President Trump’s controversial immigration restrictions are offensive because they’re illegal and because they are useless, says one of Brooklyn’s “Trumpbusters” in Congress.
Rep. Jerry Nadler (D—Bay Ridge) spent most of Saturday at John F. Kennedy Airport fighting the president’s executive order barring all refugees for four months and immigrants from seven Muslim-majority nations for three months.
“I was outraged,” Nadler told Brooklyn Paper Radio co-hosts Gersh Kuntzman of the New York Daily News and Brooklyn Paper Editor Vince DiMiceli in the show’s first installment of its new “Trumpbusters” segment. “It is obviously religious discrimination … it’s a denial of due process, and it’s wanton cruelty for no reason.”
Nadler first pointed out that not a single American has been killed in the United States by an immigrant from the seven countries in question — Iran, Iraq, Libya, Somalia, Sudan, Syria, and Yemen — and then pointed out that terrorists can already come into our country in myriad ways.
“We admit 20 million tourists a year, many from visa-waiver countries,” the erudite congressman said. “They don’t even need a visa. They are not vetted at all. If I was a terrorist and I wanted to come in, that’s the way I would do it. But we’re not looking into that because that would really affect our economy. But instead, the President is making a demogogic political point by ruining the lives of refugees and helpless people.”
Nadler detailed his day on Saturday from when he heard about Trump’s airport detentions at about 10:30 am until a Brooklyn federal judge stayed the White House’s executive order.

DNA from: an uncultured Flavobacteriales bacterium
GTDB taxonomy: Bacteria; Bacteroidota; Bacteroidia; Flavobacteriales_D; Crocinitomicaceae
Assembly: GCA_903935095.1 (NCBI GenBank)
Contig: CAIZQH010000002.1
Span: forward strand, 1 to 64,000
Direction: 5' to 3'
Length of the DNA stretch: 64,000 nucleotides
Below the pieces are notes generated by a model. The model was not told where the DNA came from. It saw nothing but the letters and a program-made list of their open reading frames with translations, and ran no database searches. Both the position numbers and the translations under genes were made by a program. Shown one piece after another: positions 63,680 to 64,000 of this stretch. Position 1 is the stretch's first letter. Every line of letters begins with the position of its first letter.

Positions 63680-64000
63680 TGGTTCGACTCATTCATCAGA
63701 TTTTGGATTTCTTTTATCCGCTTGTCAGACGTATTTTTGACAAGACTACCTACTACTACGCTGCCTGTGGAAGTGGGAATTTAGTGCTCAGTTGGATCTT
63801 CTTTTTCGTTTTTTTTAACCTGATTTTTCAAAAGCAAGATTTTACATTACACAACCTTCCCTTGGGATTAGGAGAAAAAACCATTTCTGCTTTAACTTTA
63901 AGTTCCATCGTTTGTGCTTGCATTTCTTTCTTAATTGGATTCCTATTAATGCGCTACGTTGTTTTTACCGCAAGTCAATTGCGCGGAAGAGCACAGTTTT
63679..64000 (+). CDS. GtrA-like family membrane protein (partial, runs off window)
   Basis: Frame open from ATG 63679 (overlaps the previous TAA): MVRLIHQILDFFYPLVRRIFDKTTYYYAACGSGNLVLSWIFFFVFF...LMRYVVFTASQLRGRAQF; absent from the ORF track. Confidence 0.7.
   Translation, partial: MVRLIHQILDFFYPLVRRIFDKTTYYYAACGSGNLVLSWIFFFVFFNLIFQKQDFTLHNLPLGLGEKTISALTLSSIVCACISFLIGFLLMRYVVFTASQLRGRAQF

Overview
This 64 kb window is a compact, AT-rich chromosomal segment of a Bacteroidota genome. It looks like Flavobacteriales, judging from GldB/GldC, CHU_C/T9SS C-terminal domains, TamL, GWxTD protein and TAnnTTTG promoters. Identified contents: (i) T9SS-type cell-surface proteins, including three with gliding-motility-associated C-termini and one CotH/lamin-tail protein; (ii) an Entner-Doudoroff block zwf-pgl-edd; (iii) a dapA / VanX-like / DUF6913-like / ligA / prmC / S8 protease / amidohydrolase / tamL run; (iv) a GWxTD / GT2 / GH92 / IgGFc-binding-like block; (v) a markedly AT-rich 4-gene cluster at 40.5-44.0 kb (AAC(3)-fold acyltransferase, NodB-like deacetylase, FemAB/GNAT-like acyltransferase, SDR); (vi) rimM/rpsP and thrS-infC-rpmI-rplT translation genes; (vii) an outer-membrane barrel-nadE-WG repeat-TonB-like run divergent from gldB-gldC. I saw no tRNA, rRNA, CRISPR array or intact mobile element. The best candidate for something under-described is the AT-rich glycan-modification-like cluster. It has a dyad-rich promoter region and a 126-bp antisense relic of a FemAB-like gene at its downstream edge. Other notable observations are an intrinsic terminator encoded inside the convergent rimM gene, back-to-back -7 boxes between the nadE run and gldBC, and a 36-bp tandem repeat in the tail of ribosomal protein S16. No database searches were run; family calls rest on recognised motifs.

“I got in touch with the lawyers for two people being detained and they said they couldn’t even talk to their client,” Nadler said. “So I asked, ‘Would having a congressman help you?’ They said it would and I headed out there.”
In the cab, he got a call from fellow Rep. Nydia Velazquez (D–Sunset Park), who met Nadler at JFK. Over the next few hours, the pair of Trumpbusters helped lawyers gain access to their clients, who were eventually released.
Nadler said he was fighting not just for a handful of immigrants who were being detained under a foolish executive order, but to defend the law.
But Kuntzman was concerned that the man or woman on the Brooklyn street doesn’t have the time to be constantly protesting. How can the average citizen be a Trumpbuster?
“We have to oppose all the various things he’s doing,” Nadler said.
Then, we have to start looking to 2018 by lining up candidates that can take on the Republicans, Nadler added.
“We need to capture a chamber of Congress so we don’t just lie supine for the President,” he said. “And some Republicans have to take a stand. We have to start pushing them to say this is not a standard Republican president. This is a nationalist, semi-fascist operation here. And it’s an operation that is working hand-in-glove with the Russians!
Also on the show, Brooklyn Paper Deputy Editor Ruth Brown gave an insider’s account of being on hand as Trump’s immigration order was stayed in an historic Saturday night hearing at Brooklyn Federal Courthouse.
Brown — who is from Australia, though many mistake her accent for South Africa — said it was the biggest story she ever covered.
“It was intense,” she said. “The moment when the judge read the lawyers’ names and one said, ‘Representing President Trump,’ it really sunk in.”
Kuntzman wondered what it was like for a foreigner to watch America at war with itself.
“It’s exciting and scary,” she said. “It’s hard for Americans to understand because you don’t feel this way about other countries, but the rest of the world is directly influenced by what you do. My own country is forced to grapple with this.”
Kuntzman and DiMiceli have grappled in their own way. Hoping to unite the nation under a patriotic banner, the fabled “Lennon and McCartney of Community Journalism” opened the latest episode of the show with their a capella rendition of “The Star Spangled Banner,” one of the only American paeans that does not mention God.
Kuntzman actually provided harmony for the dulcet tones of DiMiceli.
“When you go low,” Kuntzman said, “I go high.”
Brooklyn Paper radio is recorded and podcast live every Thursday at 4:45 pm — for your convenience — from our studio in America’s Downtown and can be found, as always, right here on Brook